Album Review: “La Isla Bonita” by Deerhoof

The 20-year-old band is back on the scene with a new sound. Photo used with permission from Chad Kamenshine via Girlie Action.
The 20-year-old band is back on the scene with a new sound. Photo used with permission from Chad Kamenshine via Girlie Action.

Vintage indie-punk band pleases with 20 years of psychedelic sound morphed into one album.

utr069_300dpi_smaller-13780

Rating: 4.0/5.0
Release Date: Nov. 4

Pecularity and obscurity are what Deerhoof epitomizes. Celebrating its 20th anniversary as a band, Deerhoof is back again with its weird, gritty sound and a new album, “La Isla Bonita.” After two decades of venturing between hard rock and relaxed alternative, the band has created an album that generates a sound embodying a bit of everything. Mainly taking inspiration from The Ramones’ song “Pinhead,” Deerhoof composed a raw album that reflects the eerie sound they began with.

The opening song, “Paradise Girls,” acts as a contrast to the obscure tone, beginning with an upbeat tempo that rhythmically invites listeners to bob their heads blissfully. The guitar and subtle drumbeats accentuate the chill vibe that is established from the first minute of the album. The swiftness of the song, however, is not prominent in the rest of the album, as it quickly turns eccentric and somber.

The 20-year-old band is back on the scene with a new sound. Photo used with permission from Chad Kamenshine via Girlie Action.
The 20-year-old band is back on the scene with a new sound. Photo used with permission from Chad Kamenshine via Girlie Action.

“Tiny Bubbles” establishes the somewhat repetitive gloomy and edgy vibe throughout the rest of the album. Alongside the drums and guitar, the vocals add the gloomy notes that shape the track’s morose mood. It is especially satisfying how Deerhoof manages to make a song sound heavy while still embracing a soft, alternative aspect.

Lead singer Satomi Matsuzaki enunciates her relaxed yet brittle voice throughout the musically changing songs. She joined the band early on and has been a key component in the production of its unique sound. Similarly, Chris Cohen’s notable style on guitar contributes immensely to each album by creating almost dreamlike sound vibrations. Most songs on this album begin with a distinct guitar melody that eventually blends with Matsuzaki’s voice. The different tones, melodies and riffs that Cohen incorporates make for bizarre tracks. Although most of the songs just sound like pure noise, listeners can appreciate many of the styles incorporated within them, like the high pitched guitar riffs or the mellow chord changes, due in part to Cohen’s virtuosic guitar playing.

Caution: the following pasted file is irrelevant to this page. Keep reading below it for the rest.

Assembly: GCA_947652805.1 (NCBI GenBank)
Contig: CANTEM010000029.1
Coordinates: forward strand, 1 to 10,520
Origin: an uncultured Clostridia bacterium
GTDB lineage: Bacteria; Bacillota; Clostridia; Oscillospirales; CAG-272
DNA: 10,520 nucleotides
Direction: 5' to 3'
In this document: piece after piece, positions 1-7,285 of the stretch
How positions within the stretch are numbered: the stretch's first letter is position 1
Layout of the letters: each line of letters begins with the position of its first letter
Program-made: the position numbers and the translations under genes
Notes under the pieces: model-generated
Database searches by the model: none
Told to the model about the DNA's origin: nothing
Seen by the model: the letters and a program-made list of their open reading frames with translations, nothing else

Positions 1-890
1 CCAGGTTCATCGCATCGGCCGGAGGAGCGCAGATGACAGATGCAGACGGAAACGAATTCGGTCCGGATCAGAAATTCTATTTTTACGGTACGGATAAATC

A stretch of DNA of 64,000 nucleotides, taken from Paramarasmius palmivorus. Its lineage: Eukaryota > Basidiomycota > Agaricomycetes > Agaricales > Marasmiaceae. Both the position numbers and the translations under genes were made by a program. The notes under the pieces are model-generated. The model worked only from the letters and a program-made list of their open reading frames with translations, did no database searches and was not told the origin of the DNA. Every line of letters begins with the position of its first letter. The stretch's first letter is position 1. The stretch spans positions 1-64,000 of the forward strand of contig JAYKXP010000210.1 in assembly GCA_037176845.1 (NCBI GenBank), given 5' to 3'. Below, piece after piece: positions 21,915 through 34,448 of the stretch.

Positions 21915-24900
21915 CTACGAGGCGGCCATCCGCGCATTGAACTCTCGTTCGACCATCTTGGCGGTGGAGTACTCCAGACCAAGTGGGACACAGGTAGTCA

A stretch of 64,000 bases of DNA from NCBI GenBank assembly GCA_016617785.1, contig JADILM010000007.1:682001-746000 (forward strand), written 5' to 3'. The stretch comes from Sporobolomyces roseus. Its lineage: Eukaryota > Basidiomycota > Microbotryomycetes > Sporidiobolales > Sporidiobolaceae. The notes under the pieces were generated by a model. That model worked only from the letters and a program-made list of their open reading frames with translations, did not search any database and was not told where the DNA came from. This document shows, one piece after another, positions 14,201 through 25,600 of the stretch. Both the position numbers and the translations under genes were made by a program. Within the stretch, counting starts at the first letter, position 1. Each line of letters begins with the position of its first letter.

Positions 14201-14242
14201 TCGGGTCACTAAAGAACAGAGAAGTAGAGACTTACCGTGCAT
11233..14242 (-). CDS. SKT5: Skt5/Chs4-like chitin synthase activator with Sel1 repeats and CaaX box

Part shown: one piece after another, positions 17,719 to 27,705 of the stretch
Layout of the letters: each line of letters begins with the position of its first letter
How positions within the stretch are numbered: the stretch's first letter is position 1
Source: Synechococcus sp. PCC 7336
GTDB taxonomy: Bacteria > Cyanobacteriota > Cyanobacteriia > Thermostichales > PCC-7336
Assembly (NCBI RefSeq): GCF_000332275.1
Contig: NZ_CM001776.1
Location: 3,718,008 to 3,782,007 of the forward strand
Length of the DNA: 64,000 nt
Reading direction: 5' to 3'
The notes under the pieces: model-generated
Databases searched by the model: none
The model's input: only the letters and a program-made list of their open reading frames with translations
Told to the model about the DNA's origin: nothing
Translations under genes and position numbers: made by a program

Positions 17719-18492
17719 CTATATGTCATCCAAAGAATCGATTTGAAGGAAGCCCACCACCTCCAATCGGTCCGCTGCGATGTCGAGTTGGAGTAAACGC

Toward the end of the album, Deerhoof slows things down musically and rhythmically. “Black Pitch” reiterates the somber music they have made for the last 20 years. The cheerful guitar and major chords of the vocals act as a euphoric contrast to the album and slowly closes it.

Deerhoof blends dramatic guitar noises, harmonious screeches and calm melodies to create a wonderfully melancholic album, even though it’s a bit repetitive in style. The band breaches out of their typi- cal style of music to create “La Isla Bonita,” a mellifluous twist on modern punk rock.

Leave a Comment
Donate to The UCSD Guardian
$0
$2500
Contributed
Our Goal

Your donation will support the student journalists at University of California, San Diego. Your contribution will allow us to purchase equipment, keep printing our papers, and cover our annual website hosting costs.

More to Discover
Donate to The UCSD Guardian
$0
$2500
Contributed
Our Goal

Comments (0)

All The UCSD Guardian Picks Reader Picks Sort: Newest

Your email address will not be published. Required fields are marked *